So Nice…

M and I really haven’t been thrilled with the Lenten midweek programs in our area (see below on the “Celtic” thing…). Admittedly, we qualify as a Tough Crowd. We’re aware of that; we have high standards when it comes to Christian formation.

I tried another area mid-week program last night at the Church of the Advent—this one turned out to be “how to do a close reading of the Gospels.” I loved it! The evening started with Stations of the Cross and Solemn Benediction, then a great dinner (where I had the opportunity to chat with John) and a solid non-fluffy presentation on attending to the text of the New Testament. It was such a delight to see clergy so familiar with and passionate about the Gospels. Too, their whole line-up of sessions is a back-to-basics set of topics that look closely at the bedrock of Anglican spiritual practice: the Daily Office, Confession, the catechism, etc. Take note, local clergy, this is what a Lenten program ought to look like!

I’ll definitely be back for more…

2 Replies to “So Nice…”

  1. A fellow parishioner and I have been leading a six week series based on our doctoral work (hers is in sacramental ethics). I just finished Part 4 this week. We’ve mixed up formats. One-time sharing, two times small groups and reporting back, this latest more lecture-conversation. This last Wed. we heard snippets from St. Ignatius, Polycarp’s Martyrdom, Didache, St. Augustine, St. Chrysostom, St. Benedict’s Rule, Cranmer, Andrewes, Skinner, and Shepherd. It was a drive-by but folks loved it and are hungry to talk about this and learn about why we are who we are because of who we have been.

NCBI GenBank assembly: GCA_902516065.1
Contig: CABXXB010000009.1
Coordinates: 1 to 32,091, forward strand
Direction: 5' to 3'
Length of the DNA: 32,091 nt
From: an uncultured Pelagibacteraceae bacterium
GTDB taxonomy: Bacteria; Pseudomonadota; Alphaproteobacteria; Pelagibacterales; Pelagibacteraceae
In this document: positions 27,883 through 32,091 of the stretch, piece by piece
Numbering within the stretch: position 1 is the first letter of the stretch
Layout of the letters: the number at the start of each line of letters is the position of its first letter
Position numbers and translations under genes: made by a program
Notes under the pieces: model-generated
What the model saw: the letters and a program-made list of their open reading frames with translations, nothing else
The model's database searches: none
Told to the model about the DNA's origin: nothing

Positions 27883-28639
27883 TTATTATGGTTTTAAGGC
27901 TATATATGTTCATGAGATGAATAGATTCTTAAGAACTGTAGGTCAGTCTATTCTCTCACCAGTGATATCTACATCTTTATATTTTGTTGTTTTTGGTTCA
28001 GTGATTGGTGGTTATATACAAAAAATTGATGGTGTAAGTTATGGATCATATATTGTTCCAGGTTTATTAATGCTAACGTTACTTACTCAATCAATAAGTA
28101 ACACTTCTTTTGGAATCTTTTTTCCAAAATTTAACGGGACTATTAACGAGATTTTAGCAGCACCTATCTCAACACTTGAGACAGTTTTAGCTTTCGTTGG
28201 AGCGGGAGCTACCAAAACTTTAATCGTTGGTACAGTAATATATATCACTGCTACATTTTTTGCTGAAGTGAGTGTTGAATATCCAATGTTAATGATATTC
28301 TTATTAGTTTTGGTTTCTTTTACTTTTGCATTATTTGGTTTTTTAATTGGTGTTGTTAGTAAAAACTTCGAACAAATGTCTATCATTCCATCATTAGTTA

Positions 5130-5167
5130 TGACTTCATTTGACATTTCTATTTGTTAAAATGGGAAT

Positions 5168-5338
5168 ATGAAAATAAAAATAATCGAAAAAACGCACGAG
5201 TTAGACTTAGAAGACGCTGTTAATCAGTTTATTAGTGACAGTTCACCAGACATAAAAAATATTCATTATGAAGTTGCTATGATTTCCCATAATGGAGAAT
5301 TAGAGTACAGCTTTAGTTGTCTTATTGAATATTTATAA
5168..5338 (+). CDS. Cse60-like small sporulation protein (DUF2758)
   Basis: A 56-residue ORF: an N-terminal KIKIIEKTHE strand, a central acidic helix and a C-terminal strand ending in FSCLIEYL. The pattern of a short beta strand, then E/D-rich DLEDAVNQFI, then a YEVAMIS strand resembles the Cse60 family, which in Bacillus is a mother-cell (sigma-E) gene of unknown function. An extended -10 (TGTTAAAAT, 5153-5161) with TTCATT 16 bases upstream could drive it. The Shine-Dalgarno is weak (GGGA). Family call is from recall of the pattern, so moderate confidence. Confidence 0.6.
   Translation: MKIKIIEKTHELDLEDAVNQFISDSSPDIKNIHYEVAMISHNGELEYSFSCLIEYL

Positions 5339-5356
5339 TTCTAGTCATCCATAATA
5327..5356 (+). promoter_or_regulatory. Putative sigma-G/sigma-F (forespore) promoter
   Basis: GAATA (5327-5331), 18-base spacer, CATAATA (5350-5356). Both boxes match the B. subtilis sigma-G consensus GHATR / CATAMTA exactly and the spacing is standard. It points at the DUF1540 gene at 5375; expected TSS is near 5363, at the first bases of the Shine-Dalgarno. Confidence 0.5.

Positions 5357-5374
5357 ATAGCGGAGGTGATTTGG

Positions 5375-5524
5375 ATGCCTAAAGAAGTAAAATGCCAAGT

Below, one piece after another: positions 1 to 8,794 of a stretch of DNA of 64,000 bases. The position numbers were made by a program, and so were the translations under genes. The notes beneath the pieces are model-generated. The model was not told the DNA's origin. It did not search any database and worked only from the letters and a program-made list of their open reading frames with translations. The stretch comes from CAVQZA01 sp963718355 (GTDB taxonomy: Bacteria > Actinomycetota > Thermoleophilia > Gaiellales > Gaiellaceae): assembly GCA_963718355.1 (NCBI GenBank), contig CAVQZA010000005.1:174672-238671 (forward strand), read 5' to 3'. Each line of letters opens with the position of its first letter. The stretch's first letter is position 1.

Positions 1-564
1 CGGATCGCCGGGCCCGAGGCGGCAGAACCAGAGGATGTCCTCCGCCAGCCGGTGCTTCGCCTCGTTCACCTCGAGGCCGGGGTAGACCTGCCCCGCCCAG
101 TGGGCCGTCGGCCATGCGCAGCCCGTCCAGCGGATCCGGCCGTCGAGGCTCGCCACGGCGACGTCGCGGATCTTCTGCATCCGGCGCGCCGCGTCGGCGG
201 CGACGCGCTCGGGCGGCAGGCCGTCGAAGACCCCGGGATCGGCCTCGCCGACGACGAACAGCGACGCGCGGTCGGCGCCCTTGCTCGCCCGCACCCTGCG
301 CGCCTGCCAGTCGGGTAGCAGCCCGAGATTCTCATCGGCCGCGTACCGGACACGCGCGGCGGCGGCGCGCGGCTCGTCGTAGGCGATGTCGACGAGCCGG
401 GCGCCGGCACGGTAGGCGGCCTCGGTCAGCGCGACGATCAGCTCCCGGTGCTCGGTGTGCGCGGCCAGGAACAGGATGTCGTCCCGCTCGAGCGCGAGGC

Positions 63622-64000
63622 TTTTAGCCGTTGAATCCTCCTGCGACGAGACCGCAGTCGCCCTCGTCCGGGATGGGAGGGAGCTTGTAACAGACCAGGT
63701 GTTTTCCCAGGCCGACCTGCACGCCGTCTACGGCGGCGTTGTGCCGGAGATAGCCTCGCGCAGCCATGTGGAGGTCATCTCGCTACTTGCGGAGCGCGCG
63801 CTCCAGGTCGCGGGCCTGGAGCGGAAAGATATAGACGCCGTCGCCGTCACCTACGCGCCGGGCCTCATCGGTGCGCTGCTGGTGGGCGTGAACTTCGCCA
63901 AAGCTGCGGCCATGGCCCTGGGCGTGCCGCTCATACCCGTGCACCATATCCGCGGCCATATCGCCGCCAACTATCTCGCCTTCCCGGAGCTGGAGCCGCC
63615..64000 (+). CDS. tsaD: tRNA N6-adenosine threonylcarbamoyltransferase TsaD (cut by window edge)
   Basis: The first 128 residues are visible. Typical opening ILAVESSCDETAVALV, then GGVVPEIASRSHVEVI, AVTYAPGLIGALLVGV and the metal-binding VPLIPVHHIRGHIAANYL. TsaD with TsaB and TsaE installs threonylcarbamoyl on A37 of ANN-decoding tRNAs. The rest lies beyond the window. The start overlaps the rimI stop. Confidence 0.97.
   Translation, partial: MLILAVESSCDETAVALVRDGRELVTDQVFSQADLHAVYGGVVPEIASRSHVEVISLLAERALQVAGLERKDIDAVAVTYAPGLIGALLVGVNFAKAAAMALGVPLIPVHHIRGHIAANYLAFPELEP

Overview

We need more catechesis and good adult education. Here is the series which always begins with a service of Holy Communion (Spanish/English mix as many of our Spanish-speaking folk can’t make Sundays) and potluck dinner:

    Christ, Commonweal, and Communion

    1) Introductions: What does Eucharist mean for us?
    2) “All things build up”: Eucharist in the 1st Century CE: A close look at 1 Corinthians 10-11;
    3) “You are the body of Christ”: Eucharist and spiritual gifts: Thinking about 1 Corinthians 12
    4) “Always and everywhere”: Historical developments of Eucharistic practice: 2nd century, 4th century, 6th century, 11th-12th century, Reformation and Elizabethan eras, the Caroline period, early United States
    5) “No longer for ourselves”: Bread, wine, and words: a look at the parts of the Eucharist. What is the shape of this practice? How does its shape shape us?
    6) “And now…send us out…” How the prayers surrounding the Eucharist bring it all together.

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